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US intel gave India edge in China border clash amid ‘significant’ policy shift: report

The U.S. government provided real-time details to Indian officials ahead of the late 2022 border clash with China, catching Beijing off-guard and enraging party leaders, according to a report. 

“They were waiting. And that’s because the U.S. had given India everything to be fully prepared for this,” a source familiar with the intelligence review of the encounter told U.S. News. “It demonstrates a test case of the success of how the two militaries are now cooperating and sharing intelligence.”

The Dec. 9 border clash over a disputed territory left nine Indian troops and 22 Chinese troops injured with fractures, black eyes and bruises. 

For decades, India and China have fiercely contested the loose demarcation that separates Chinese and Indian-held territories from Ladakh in the west to India’s eastern state of Arunachal Pradesh, which China claims in its entirety. 

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Indian Border Security Force soldiers patrol a highway as Indian army convoy passes through on a highway leading toward Leh, bordering China, on June 19, 2020 in Gagangir, India. 

Indian Border Security Force soldiers patrol a highway as Indian army convoy passes through on a highway leading toward Leh, bordering China, on June 19, 2020 in Gagangir, India.  (Photo by Yawar Nazir/Getty Images)

The U.S. government, in the run-up to the most recent clash, provided details to Indian military counterparts about Chinese positions and force strength in advance of an attempted incursion, U.S. News reported. The information included satellite imagery

Several analysts and officials confirmed details of the encounter as well as the American role, with many noting that the U.S. decision to share such information was unprecedented and indicated great potential for improved cooperation between the two nations in an effort to push back Chinese ambitions in the region. 

China had planned to see if its troops could move forward and stay along the part of the border not officially demarcated, but the U.S. intelligence allowed Indian troops to move to the area and meet the Chinese forces, prompting a brawl. 

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President Biden, right, gestures with India's Prime Minister Narendra Modi before the Partnership for Global Infrastructure and Investment meeting at the G20 summit, Tuesday, Nov. 15, 2022, in Nusa Dua, Bali, Indonesia.

President Biden, right, gestures with India’s Prime Minister Narendra Modi before the Partnership for Global Infrastructure and Investment meeting at the G20 summit, Tuesday, Nov. 15, 2022, in Nusa Dua, Bali, Indonesia. (AP Photo/Alex Brandon)

The intelligence sharing resulted from the Basic Exchange and Cooperation Agreement on Geospatial Cooperation (BECA) signed by the U.S. and India in 2020. The deal secured improved military, logistics, compatibility and security information exchanges, but this is the first instance of reported action based on the agreement.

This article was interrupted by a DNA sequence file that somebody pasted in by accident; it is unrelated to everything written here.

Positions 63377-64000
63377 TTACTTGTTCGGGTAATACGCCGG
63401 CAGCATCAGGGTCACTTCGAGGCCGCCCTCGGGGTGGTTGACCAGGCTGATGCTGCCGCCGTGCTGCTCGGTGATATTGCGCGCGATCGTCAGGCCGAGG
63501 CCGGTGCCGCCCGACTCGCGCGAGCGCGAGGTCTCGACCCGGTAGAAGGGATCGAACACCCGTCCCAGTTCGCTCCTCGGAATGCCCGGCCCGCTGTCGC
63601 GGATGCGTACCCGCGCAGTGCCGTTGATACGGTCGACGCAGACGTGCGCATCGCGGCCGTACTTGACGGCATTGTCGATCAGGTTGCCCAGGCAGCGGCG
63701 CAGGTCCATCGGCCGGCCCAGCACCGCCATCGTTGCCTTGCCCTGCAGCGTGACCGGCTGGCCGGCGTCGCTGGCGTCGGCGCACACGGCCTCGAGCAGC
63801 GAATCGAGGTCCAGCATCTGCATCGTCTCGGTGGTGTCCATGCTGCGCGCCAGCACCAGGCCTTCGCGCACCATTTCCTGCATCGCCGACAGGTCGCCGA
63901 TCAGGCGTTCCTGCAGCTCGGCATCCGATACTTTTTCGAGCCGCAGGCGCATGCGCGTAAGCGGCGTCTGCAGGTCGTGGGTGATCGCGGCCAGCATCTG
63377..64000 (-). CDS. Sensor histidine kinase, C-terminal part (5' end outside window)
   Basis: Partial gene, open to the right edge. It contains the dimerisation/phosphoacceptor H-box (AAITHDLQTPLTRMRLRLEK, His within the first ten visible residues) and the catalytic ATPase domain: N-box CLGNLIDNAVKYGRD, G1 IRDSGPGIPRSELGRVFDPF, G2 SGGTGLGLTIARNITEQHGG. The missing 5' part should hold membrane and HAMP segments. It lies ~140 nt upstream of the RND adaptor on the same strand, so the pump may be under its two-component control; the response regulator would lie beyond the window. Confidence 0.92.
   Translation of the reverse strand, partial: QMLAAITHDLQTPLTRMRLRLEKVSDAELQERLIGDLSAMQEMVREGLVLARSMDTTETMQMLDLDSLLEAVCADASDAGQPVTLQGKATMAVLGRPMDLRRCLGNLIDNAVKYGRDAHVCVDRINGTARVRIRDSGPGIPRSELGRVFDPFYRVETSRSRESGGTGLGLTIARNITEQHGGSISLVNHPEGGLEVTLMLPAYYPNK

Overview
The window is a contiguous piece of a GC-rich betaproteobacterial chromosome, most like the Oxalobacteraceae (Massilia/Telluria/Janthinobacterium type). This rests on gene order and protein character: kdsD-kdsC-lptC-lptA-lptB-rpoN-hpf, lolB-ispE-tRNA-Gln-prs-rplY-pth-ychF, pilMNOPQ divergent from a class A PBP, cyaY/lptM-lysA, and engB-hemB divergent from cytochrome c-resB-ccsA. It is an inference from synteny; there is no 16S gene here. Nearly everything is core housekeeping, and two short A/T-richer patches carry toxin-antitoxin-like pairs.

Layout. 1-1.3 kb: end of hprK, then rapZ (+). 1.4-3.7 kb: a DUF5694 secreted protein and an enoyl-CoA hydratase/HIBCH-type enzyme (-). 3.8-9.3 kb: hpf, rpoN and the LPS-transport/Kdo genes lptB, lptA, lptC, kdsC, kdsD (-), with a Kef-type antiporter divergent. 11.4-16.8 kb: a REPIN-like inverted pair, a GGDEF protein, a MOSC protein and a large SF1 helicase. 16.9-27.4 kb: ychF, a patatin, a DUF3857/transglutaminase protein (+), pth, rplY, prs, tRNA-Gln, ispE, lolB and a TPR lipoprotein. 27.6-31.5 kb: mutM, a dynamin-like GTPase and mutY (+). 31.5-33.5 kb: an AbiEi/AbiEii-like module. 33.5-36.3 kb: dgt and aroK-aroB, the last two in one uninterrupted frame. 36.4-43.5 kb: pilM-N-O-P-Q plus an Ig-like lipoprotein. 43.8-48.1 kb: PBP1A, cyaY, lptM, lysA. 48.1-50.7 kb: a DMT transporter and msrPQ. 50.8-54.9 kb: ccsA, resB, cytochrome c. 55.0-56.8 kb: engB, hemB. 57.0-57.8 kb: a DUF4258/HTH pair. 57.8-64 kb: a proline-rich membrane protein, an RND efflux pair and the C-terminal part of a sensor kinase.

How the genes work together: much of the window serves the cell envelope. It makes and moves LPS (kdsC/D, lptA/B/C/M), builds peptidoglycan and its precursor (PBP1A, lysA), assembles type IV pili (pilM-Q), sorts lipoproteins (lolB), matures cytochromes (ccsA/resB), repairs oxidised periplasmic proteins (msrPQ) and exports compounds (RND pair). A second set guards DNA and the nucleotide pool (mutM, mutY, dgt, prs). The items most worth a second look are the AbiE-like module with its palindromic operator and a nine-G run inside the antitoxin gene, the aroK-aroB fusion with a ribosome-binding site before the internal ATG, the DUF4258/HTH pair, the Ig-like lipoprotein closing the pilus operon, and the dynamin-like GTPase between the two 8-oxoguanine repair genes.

Rebekah Koffler, president of Doctrine & Strategy Consulting and a former Defense Intelligence Agency officer, told Fox News Digital that new intelligence-sharing agreement is “highly significant” and that deepening ties with India is “a good thing for the United States.” 

“It might help the U.S. pry India from Russia, with whom India has a strong transactional relationship, having been purchasing Russia’s weaponry, which is cheaper than but as functional as U.S. military hardware,” Koffler noted. 

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Indian Prime Minister Narendra Modi, right, and Russian President Vladimir Putin pose for photographs as Putin arrives at Hyderabad House in New Delhi, India, on Monday, Dec. 6, 2021.

Indian Prime Minister Narendra Modi, right, and Russian President Vladimir Putin pose for photographs as Putin arrives at Hyderabad House in New Delhi, India, on Monday, Dec. 6, 2021. (T. Narayan/Bloomberg via Getty Images)

“It will also help check China’s ambitions, which involve resolving the territorial dispute with India in its favor,” she continued. “This territorial dispute has the potential to escalate into a full-on conflict between the two nuclear powers, China and India, according to the 2023 Intelligence Community assessment.”

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“Such a war would almost call for U.S. intervention, posing a direct risk to U.S. persons and interests.”

Neither the U.S. State Department nor the Pentagon responded to a Fox News Digital request for comment by time of publication. 

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